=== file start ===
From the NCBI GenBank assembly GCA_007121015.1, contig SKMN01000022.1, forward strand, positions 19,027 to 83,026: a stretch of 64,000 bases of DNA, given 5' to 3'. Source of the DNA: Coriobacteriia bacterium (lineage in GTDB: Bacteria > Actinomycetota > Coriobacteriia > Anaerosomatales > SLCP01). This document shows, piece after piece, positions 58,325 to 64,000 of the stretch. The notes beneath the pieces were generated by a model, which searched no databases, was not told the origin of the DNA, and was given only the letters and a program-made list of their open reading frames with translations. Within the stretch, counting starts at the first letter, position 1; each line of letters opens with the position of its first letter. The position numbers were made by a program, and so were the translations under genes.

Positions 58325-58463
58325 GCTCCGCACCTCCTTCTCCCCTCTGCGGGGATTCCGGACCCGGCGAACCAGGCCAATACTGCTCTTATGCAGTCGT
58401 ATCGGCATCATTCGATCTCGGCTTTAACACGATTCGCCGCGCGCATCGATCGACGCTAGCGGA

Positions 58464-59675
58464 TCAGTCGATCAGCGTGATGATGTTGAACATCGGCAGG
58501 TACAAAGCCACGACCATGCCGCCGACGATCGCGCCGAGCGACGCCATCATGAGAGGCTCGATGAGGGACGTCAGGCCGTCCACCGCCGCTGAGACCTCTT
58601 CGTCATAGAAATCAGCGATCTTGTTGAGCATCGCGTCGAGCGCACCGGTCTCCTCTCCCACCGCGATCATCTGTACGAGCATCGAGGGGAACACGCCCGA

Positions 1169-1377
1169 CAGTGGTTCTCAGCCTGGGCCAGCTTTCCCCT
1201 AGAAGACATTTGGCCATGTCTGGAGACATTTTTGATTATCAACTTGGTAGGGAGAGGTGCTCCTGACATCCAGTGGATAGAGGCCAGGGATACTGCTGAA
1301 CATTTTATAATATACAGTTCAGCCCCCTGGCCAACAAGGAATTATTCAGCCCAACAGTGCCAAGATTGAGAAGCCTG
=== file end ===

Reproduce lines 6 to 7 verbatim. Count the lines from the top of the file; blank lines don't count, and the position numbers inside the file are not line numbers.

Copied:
58464 TCAGTCGATCAGCGTGATGATGTTGAACATCGGCAGG
58501 TACAAAGCCACGACCATGCCGCCGACGATCGCGCCGAGCGACGCCATCATGAGAGGCTCGATGAGGGACGTCAGGCCGTCCACCGCCGCTGAGACCTCTT